EAST RUTHERFORD, N.J. -- After a miserable end to the 2016 season and the brouhaha about his desire to be the NFL's highest-paid player, Odell Beckham Jr. is having a great time at training camp with the New York Giants.
The 24-year-old wide receiver, social rock star and fan favorite is putting on a show every time he steps on the field.
The entertainment this week has been either a couple of one-handed catches, dancing to the music between segments of practice or playing up to the fans running down the sideline after a catch.
His smile is as bright as his gold cleats and his mood reflects that. Walking in the team's indoor field house after practice Monday, Beckham leap-frogged a stunned reporter, jumped over an upside-down garbage can and then turned to safety Landon Collins and quipped `that something was you,' referring to the can.
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Entering his fourth season, Beckham said he is very comfortable in coach Ben McAdoo's offense.
"Personally, the way that I feel mentally, physically, spiritually right now, I am just in a better place," Beckham said. "I'm in a real good place. Things are flowing; just continually pushing them in the right direction" (see full story).
Seahawks: Bennett expects backlash over protest
CARSON, California -- Seattle Seahawks defensive end Michael Bennett plans to sit during the national anthem this season to protest social injustice -- and expects a backlash over an issue that is "bigger than a sport."
He sat on the visiting bench during "The Star-Spangled Banner" before a preseason opener against the Los Angeles Chargers, a decision he made before weekend protests by white supremacists at the University of Virginia.
The violence in Charlottesville, Virginia, including the death of a young woman struck by a car deliberately driven into a group of counter-protesters Saturday, solidified Bennett's decision.
"With everything that's been going on the last couple of months and especially after the last couple of days, seeing everything in Virginia, seeing what's going on out there earlier today in Seattle, I just wanted to be able to use my platform to be able to continue to speak over injustice," Bennett said (see full story).
Falcons: Freeman out with concussion symptoms
FLOWERY BRANCH, Ga. -- Atlanta Falcons running back Devonta Freeman has concussion symptoms and has been ruled out for this week's preseason game at Pittsburgh.
Freeman left Sunday's practice with heat-related issues. Coach Dan Quinn said Monday that Freeman reported the concussion symptoms after leaving the field and has been placed in the concussion protocol.
Tevin Coleman took over first-team snaps at running back on Monday as the team held its final practice of training camp. Coleman's playing time likely will be limited in Sunday's game as Quinn focuses on the competition between Terron Ward and rookie Brian Hill for the third running back spot.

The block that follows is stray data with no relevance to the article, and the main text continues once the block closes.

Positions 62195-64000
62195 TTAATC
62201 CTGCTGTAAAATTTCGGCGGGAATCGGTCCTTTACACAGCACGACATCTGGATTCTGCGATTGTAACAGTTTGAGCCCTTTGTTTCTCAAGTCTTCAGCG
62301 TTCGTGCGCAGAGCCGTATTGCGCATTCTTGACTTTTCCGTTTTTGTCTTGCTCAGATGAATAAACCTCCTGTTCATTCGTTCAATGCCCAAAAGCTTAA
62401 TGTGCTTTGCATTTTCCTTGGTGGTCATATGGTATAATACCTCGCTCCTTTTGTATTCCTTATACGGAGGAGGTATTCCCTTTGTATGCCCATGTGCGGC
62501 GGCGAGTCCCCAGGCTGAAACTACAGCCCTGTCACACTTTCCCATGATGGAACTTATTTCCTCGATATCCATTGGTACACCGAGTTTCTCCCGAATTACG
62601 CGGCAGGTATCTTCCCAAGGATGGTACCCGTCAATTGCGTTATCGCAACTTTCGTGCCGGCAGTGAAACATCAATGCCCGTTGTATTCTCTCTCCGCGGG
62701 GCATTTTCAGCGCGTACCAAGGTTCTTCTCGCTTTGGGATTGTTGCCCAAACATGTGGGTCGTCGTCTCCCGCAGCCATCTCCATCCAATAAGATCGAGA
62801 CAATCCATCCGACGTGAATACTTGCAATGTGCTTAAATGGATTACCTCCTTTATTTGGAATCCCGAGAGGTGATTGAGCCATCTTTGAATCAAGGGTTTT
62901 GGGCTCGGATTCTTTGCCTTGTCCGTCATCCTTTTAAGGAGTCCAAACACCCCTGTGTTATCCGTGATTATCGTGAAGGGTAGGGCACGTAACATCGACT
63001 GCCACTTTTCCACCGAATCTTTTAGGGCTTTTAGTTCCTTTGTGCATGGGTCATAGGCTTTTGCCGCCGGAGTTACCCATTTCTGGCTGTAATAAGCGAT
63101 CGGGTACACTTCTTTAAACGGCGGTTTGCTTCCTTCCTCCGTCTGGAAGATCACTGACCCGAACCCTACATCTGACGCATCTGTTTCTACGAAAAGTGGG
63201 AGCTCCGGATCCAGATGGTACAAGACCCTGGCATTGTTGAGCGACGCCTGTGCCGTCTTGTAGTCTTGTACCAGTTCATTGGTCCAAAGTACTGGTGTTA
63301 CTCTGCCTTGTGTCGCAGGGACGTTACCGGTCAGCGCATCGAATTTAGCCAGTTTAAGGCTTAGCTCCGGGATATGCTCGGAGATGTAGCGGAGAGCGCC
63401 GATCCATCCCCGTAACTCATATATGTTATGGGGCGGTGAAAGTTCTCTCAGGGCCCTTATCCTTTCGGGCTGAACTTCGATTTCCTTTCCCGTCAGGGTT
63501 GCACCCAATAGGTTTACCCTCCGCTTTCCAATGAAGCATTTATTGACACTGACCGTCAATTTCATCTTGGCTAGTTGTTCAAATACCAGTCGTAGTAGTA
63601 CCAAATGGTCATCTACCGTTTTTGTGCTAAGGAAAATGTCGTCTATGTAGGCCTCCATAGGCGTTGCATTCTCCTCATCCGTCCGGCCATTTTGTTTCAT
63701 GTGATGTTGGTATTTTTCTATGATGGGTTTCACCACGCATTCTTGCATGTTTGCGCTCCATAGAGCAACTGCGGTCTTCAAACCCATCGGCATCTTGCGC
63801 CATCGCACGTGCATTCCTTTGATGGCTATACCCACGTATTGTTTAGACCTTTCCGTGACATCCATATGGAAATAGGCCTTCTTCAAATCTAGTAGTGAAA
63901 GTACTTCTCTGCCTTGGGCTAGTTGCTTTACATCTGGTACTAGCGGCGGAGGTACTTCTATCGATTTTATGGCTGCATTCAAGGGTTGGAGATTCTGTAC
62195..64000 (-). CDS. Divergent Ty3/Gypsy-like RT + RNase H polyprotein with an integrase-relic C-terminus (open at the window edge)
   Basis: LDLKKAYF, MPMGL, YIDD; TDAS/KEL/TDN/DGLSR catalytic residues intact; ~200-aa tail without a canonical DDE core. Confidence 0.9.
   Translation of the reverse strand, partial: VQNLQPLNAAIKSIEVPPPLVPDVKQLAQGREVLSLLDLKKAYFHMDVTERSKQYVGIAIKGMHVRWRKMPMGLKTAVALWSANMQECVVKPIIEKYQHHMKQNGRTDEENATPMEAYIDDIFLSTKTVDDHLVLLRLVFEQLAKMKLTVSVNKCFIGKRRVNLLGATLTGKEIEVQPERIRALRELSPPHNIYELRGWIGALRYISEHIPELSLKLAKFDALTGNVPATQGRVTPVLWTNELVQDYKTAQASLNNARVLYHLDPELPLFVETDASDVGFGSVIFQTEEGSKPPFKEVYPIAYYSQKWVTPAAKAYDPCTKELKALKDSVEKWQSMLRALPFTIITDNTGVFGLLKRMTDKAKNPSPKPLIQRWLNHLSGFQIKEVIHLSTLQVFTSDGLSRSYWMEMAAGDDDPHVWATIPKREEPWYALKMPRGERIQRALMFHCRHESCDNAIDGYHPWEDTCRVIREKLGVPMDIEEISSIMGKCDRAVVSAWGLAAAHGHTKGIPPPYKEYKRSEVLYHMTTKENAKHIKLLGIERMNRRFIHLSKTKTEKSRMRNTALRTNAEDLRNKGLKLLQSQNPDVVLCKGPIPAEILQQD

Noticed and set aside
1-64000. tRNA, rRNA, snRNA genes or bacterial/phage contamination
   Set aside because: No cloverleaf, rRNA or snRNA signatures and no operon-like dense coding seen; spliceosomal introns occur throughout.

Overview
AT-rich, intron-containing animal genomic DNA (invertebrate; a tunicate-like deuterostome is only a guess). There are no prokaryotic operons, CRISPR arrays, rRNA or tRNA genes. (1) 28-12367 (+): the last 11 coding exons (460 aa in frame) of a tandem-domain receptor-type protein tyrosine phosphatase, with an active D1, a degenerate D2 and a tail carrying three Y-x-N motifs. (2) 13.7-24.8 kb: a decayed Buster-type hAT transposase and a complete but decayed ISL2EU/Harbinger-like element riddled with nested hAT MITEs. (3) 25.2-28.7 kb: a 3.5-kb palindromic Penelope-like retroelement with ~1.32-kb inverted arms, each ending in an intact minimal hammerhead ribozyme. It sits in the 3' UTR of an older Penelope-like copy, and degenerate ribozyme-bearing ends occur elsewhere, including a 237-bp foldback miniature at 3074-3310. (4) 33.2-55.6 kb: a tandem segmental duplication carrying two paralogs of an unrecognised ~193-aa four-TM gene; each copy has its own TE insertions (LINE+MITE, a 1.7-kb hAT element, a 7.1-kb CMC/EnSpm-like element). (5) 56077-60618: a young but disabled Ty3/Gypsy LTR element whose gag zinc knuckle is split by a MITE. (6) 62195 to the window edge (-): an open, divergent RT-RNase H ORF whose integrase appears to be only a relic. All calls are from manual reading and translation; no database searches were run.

The Falcons agreed to terms Wednesday on a five-year, $41.25 million extension with Freeman. The deal makes Freeman the league's highest-paid running back in terms of the overall package (see full story).
Titans: Henry learned a lot from being backup
NASHVILLE, Tenn. -- Derrick Henry has a basic approach to backing up a Pro Bowl running back in DeMarco Murray with the Tennessee Titans.
Feel, and work, as if he is a starter in the NFL.
Even if he did happen to win the Heisman Trophy in 2015.
"It was different coming off the year that I had in college coming in being the second guy," Henry said. "But it was a growth year, an experience year, helped me learn a lot. Prepared me for this year to get better."
Henry had quite an adjustment from college to the NFL. He went from setting both the Alabama and Southeastern Conference rushing record with 2,219 yards and racking up a bunch of awards and accolades to Tennessee where he started only two games as a rookie while Murray led the AFC in rushing. Henry carried the ball 110 times for 490 yards, his fewest rushing attempts in a season since his freshman year at Alabama.
Browns: Parkey battling rookie for job
BEREA, Ohio -- Kicker Cody Parkey thought he had shown the Browns he could handle anything during a topsy-turvy 2016 season.
Through the highs, lows, makes and misses, he was steady.
And then draft day arrived.
After missing three field goals in his debut last season, Parkey, who made the Pro Bowl as a rookie for Philadelphia in 2014 only to be waived two years later, rebounded and converted 20 of 22 attempts. His personal comeback was lost in the mess of the Browns' horrendous 1-15 season.
When it ended, Parkey was confident the Browns believed in him, and the 27-year-old assumed his job was secure -- at least for another season.
That all changed when the team selected Arizona State All-American Zane Gonzalez, the most prolific kicker in college history, in the seventh round of this year's NFL draft.
49ers: Hall of Famer Rice practices with team
SANTA CLARA, Calif. -- The San Francisco 49ers made a big-time acquisition at wide receiver -- at least for one practice.
Hall of Famer Jerry Rice put on the cleats and took part in practice with the 49ers on Monday, running patterns and doing stretches in individual drills, dishing out tips to young receivers and even shadowing the wideouts during team drills.
"Oh man, that was pretty exciting," undrafted rookie Kendrick Bourne said. "Kind of had me kind of nervous but definitely very excited. Being out here practicing with him and seeing how much older he is and he can still move well. It was good learning. I learned a lot from him."
Rice has plenty of knowledge from a 20-year career that featured NFL records with 1,549 catches, 22,895 yards receiving, 208 total touchdowns and three Super Bowl titles.
He even showed he still has some moves at age 54, nearly 13 years removed from his final game, with the way he ran patterns during individual drills.